CHWP B.7 Kibbee, "16th-Century Bilingual Dictionaries (French-English)"

1.5.3. Syntax

Within the dictionaries syntax is often explained implicitly by the use of examples, more rarely explicitly by structural description. Because Palsgrave combined the dictionary with the grammar, there is far greater insertion of syntactic information into the lexical portion. The entire pronoun section is cross-referenced with the grammatical rules presented earlier in book III. In the table of verbs Palsgrave includes a number of long explanations, particularly about compound or periphrastic constructions:

Hollyband, repeating a commonplace from the Latin lexicographic tradition, observes that the letter a "serveth many times to express the dative case".

Implicit grammatical relationships are most often represented by generalizing examples. By this term I mean the use of pronominal object to show types of complementation. The choice of pronominal object may also represent the semantic choices available (animate or inanimate):

Literary examples with nominal complements can serve the same function but in those instances it is less certain that that is the primary function.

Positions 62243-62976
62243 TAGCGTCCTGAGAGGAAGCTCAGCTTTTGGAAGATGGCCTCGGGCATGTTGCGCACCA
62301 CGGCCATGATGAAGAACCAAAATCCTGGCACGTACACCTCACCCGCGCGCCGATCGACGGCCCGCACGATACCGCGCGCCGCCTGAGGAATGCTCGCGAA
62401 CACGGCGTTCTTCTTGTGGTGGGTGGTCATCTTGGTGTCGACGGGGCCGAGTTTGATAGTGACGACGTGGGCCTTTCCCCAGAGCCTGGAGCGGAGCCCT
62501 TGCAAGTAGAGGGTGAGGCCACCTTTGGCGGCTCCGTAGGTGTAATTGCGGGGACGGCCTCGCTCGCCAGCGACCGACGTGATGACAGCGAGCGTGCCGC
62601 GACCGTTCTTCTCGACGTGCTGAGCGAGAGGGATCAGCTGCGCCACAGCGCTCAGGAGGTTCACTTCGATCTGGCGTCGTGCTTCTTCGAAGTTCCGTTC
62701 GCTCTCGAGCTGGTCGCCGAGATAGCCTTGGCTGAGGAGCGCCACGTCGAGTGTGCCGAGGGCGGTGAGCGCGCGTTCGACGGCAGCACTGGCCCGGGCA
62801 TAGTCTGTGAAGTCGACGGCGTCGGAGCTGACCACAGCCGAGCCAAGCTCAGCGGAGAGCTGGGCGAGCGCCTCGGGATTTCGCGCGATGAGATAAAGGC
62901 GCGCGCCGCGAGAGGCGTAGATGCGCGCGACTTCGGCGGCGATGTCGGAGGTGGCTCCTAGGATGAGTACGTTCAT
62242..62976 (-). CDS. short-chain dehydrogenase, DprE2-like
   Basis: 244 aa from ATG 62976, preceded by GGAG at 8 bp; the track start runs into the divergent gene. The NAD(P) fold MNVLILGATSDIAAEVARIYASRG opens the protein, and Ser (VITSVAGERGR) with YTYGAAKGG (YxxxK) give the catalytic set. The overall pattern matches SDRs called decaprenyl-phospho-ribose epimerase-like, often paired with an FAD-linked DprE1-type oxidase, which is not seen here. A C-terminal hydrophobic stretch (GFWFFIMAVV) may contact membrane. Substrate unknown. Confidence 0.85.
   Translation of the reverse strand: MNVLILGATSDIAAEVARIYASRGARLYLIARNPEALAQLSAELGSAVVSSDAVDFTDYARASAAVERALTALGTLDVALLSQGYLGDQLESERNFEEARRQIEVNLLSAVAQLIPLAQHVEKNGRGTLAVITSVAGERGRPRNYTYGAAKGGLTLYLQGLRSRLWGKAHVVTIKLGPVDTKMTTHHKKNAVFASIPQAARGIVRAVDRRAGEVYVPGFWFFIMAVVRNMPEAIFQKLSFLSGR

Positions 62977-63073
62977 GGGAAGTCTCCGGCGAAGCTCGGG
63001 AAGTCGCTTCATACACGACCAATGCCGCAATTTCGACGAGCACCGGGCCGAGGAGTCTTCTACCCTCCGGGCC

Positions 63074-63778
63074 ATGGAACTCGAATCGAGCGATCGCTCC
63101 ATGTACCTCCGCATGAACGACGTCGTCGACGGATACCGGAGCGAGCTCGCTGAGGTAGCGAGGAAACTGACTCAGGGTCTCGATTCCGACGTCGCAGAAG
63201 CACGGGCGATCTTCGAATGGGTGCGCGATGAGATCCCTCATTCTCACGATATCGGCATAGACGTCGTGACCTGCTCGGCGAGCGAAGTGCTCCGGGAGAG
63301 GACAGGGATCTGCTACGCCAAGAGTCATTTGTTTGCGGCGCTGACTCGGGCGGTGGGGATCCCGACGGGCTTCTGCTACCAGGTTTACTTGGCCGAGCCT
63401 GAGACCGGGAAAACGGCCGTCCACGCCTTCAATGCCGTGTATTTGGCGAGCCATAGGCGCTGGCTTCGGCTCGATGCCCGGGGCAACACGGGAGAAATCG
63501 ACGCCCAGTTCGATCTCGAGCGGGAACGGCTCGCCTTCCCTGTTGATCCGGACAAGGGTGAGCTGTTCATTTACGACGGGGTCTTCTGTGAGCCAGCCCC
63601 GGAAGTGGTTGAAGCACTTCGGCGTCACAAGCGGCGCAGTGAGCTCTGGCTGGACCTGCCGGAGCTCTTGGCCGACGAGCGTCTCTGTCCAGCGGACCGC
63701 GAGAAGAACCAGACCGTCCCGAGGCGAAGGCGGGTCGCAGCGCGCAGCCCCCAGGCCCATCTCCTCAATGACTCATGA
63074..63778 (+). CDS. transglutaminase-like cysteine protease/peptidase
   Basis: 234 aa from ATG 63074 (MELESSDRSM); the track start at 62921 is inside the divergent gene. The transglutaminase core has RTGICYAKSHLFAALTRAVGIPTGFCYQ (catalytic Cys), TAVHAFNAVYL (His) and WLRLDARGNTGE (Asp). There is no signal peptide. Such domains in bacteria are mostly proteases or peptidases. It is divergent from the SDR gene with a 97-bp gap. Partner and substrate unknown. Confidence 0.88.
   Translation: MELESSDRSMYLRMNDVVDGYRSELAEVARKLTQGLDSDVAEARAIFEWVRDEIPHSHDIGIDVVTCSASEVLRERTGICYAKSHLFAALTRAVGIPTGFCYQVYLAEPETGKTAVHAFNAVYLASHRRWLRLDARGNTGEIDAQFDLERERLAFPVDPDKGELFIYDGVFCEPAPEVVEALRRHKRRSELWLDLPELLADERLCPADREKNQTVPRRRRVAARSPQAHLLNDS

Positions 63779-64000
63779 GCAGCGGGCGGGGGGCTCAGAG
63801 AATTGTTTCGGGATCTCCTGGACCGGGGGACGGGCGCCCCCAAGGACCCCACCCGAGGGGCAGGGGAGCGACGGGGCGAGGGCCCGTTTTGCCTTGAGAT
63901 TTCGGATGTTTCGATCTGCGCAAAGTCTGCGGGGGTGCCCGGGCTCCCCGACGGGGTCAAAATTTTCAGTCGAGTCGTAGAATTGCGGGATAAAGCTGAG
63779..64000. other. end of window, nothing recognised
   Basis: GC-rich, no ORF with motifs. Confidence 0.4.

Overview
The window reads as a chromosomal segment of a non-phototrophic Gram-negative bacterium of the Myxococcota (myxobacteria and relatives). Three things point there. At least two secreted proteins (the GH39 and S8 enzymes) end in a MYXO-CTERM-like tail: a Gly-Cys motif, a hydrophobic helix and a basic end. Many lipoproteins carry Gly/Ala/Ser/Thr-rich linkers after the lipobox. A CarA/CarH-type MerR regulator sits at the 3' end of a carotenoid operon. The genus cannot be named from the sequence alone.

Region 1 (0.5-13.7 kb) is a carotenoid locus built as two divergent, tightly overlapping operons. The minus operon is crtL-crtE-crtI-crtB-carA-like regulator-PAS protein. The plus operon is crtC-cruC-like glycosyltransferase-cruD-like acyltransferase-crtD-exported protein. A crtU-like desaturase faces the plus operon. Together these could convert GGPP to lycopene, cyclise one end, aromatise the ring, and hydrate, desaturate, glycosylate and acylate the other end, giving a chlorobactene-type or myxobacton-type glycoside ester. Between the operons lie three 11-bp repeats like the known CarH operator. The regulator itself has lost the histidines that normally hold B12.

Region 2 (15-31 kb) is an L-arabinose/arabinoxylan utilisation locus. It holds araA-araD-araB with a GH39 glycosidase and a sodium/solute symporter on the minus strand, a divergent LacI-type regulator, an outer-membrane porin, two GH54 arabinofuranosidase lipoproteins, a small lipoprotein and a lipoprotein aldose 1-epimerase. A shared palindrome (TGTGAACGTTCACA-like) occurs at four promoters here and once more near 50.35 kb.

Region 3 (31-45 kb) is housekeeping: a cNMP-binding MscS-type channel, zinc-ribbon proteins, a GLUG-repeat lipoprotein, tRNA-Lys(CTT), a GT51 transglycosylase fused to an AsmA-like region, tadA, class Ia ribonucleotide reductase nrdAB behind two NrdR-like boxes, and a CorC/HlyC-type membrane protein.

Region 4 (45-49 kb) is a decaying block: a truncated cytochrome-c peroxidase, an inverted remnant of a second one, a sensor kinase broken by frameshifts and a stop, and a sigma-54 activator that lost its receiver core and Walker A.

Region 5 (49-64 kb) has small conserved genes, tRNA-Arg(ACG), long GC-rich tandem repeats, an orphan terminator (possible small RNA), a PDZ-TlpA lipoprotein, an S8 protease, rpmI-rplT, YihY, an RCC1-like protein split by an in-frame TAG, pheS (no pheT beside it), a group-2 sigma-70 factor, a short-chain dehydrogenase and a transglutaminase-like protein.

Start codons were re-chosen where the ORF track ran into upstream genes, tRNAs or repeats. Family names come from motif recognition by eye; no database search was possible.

Nowhere in the dictionaries do we find the clear description of verbal syntax that most modern dictionaries include: transitivity, intransitivity; ability to take a prepositional or subordinate-clause complement. The inclusion of generalizing examples is a recognition of the importance of this type of information, but the lack of systematic indications is symptomatic of the general weakness of the syntactic portions of the grammars. The notions of complement and governance were slowly developing (see Chevalier, 1968), but still far from widely received. This 'weakness' itself is related to the prevailing attitude toward the word and its part in 'construction'. The primacy of the former might itself be viewed as an artifact of the glossing tradition of Biblical exegesis. These explanations of the syntactic content need to be proven by the kind of evidence that only these databases can provide. In order to extract the data necessary for that task, entries should be tagged for type and manner of presentation of syntactic information.

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